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You want to get a little familiar with the chess rules before starting a game?
Preface to the Chess Rules
There are already numerous chess sites, which contain the rules sometimes very detailed, sometimes rather concise. In order to also offer the users of Schach-Pro.de a quick point of contact for any questions, I would like to try to explain the rules of the game in an understandable way. Chess Pro also supports you directly in learning by showing you, for example, the possible fields for a piece when you click on it.
If you have further questions about chess or Chess Pro, you are also invited to have a look at our FAQ. You prefer videos? Then jump directly to the section with further sources.
Bet on Chess with Bitcoin
Chessboard image in the basic positionChess is a round game for two players. This means that the player to whom the white pieces have been assigned starts each time, then the black player bets. White has a small advantage because it starts.
The square playing field consists of 8×8, i.e. 64 squares, on which the pieces can be moved. Only one piece can be placed on each square. There are different types of pieces which can be moved in different ways, more about that. The central figure is the king. If your own king is threatened in such a way that it would be beaten in the next one, it is called a checkmate.
Each player has several pieces at his disposal:
- Eight pawns
- Two Springer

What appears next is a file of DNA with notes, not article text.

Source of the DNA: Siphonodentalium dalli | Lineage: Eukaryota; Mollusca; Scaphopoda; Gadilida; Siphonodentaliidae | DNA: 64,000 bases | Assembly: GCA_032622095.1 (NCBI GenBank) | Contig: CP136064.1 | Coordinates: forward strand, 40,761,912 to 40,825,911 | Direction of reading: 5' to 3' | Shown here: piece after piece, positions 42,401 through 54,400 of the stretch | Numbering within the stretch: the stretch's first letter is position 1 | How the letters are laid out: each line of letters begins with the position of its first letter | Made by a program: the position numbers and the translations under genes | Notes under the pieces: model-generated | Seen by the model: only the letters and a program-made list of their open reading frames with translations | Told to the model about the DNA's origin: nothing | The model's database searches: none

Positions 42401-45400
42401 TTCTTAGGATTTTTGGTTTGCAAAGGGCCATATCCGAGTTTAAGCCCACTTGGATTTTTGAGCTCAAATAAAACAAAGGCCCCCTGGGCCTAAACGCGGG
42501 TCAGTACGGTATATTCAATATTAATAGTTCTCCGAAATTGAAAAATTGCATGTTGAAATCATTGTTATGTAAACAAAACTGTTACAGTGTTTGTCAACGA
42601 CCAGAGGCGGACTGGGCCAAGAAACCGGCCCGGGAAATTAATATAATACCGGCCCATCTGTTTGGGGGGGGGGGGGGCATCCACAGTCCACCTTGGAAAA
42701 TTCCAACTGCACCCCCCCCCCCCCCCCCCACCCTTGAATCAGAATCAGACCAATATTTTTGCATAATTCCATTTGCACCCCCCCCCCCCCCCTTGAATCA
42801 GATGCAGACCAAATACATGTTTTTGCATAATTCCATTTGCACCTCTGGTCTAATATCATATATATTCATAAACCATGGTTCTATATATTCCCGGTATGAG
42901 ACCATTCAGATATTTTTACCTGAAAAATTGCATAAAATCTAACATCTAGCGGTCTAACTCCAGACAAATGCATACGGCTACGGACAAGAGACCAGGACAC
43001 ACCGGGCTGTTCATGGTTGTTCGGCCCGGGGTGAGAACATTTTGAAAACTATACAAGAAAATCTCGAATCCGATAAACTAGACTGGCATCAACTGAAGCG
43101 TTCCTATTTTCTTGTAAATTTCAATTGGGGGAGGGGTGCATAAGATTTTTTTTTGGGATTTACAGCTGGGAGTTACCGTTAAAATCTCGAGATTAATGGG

- Two runners
- Two towers
- A lady
- and a king
Each game begins with the so-called basic position, in which all pieces have their fixed place. This is also shown in the illustration. For better orientation the squares are marked with letters on the horizontal and numbers on the vertical. For example, the white king stands at the beginning on the square e1 of the chessboard.
The basic position
If you want to build it yourself in the future, you can remember the following:
- Queen on the respective D-basic field, it applies: “White queen, white field”. The white queen is positioned on d1, the black queen on d8.
- Kings on the e-line next to each other. So the white king from the white player’s point of view to the right, the black king from the black player’s point of view to the left of the queen.
- The 2 runners each surround the queen and king. For white: c1 and f1, for black: c8 and f8.
- The 2 knights surround the bishops. For white: b1 and g1, for black: b8 and g8.
- Towers to the edge. For white: a1 and h1, for black: a8 and h8.
- The 8 pawns in the row in front. Now the only thing left is to fill up the 2 (white) or 7 (black) row with the eight pawns.
The pieces are in place? Then we continue with the general move rules.
General move rules for chess
Although each chess piece can move differently, there are some rules you can remember:
- There is a compulsion to move!
- One move: A piece of your colour is moved to another square (exception: castling).
- No piece of your own may be placed on the target field.
- If there is another piece on the target field, this is called capturing a piece.
- Apart from the knight and the rook in castling, pieces may not skip occupied squares.
- If a pawn could be captured in the next move, it is threatened.
- If one of the kings is threatened, it is called chess. If the respective player cannot finish the chess with his next move, the player is checkmate.
- The player may not put himself into chess!
The individual chess pieces
Since each type of piece can be moved differently in chess and has a few peculiarities, the pieces must be considered separately. In this short overview I present you the most important movement possibilities. You can get details about the respective figure by clicking on the name of the figure.
If the pawn is still on his starting position, he can be moved forward by two squares if both squares are empty. In other situations, the pawn can only move one square straight if it is empty, or can move a piece to the right or left diagonally in front of him.